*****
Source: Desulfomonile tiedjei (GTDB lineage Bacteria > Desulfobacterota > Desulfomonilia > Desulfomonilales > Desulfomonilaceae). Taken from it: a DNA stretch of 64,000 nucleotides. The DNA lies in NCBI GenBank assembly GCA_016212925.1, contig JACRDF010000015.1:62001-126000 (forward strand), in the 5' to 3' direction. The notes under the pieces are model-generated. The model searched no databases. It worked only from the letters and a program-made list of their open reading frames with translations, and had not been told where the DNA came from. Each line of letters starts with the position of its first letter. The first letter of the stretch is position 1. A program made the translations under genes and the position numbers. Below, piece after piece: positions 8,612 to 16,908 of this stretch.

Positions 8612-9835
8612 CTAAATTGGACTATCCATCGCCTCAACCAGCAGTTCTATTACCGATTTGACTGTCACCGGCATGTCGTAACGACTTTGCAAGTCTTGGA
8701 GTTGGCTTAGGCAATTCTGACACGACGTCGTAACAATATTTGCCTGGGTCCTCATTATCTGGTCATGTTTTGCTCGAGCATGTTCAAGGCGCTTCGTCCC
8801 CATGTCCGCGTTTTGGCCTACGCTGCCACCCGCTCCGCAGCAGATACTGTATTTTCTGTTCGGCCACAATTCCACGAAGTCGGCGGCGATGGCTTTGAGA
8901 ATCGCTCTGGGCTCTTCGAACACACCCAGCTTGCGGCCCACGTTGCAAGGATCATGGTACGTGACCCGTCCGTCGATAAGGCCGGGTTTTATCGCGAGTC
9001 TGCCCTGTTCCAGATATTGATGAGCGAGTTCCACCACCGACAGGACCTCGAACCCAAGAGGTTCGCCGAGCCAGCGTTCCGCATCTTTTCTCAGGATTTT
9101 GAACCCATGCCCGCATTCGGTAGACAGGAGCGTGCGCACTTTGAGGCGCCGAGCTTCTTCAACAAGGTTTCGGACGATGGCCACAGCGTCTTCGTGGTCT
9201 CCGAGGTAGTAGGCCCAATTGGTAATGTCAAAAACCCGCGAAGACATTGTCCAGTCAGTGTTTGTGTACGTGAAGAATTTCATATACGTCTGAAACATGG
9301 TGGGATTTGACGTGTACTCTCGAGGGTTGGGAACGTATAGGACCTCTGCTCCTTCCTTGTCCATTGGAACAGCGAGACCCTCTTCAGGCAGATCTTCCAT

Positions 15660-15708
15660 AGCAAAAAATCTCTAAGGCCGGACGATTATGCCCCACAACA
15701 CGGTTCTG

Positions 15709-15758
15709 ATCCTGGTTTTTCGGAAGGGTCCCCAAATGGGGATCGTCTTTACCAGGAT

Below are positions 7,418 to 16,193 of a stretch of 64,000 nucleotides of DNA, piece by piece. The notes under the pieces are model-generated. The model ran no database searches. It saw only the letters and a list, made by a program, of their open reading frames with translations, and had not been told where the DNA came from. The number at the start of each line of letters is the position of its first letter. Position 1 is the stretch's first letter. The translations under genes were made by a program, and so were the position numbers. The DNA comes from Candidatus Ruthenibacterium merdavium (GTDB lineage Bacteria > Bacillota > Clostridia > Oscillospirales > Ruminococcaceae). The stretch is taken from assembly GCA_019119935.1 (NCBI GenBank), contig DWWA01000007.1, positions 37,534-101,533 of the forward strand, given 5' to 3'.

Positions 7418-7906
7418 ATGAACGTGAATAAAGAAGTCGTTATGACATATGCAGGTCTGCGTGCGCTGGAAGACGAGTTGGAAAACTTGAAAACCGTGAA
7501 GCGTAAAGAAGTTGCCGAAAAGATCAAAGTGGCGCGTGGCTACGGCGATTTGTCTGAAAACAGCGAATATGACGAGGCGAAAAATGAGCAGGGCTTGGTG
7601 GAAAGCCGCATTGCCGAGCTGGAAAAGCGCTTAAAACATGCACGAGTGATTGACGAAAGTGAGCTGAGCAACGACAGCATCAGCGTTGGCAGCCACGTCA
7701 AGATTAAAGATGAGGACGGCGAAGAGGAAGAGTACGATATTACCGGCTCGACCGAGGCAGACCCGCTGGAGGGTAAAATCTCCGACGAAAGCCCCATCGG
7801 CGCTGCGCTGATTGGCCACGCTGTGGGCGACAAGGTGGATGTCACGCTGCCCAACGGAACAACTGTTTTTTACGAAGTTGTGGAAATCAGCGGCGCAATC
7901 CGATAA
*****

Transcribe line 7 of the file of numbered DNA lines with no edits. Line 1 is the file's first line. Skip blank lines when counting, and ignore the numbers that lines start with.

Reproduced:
9001 TGCCCTGTTCCAGATATTGATGAGCGAGTTCCACCACCGACAGGACCTCGAACCCAAGAGGTTCGCCGAGCCAGCGTTCCGCATCTTTTCTCAGGATTTT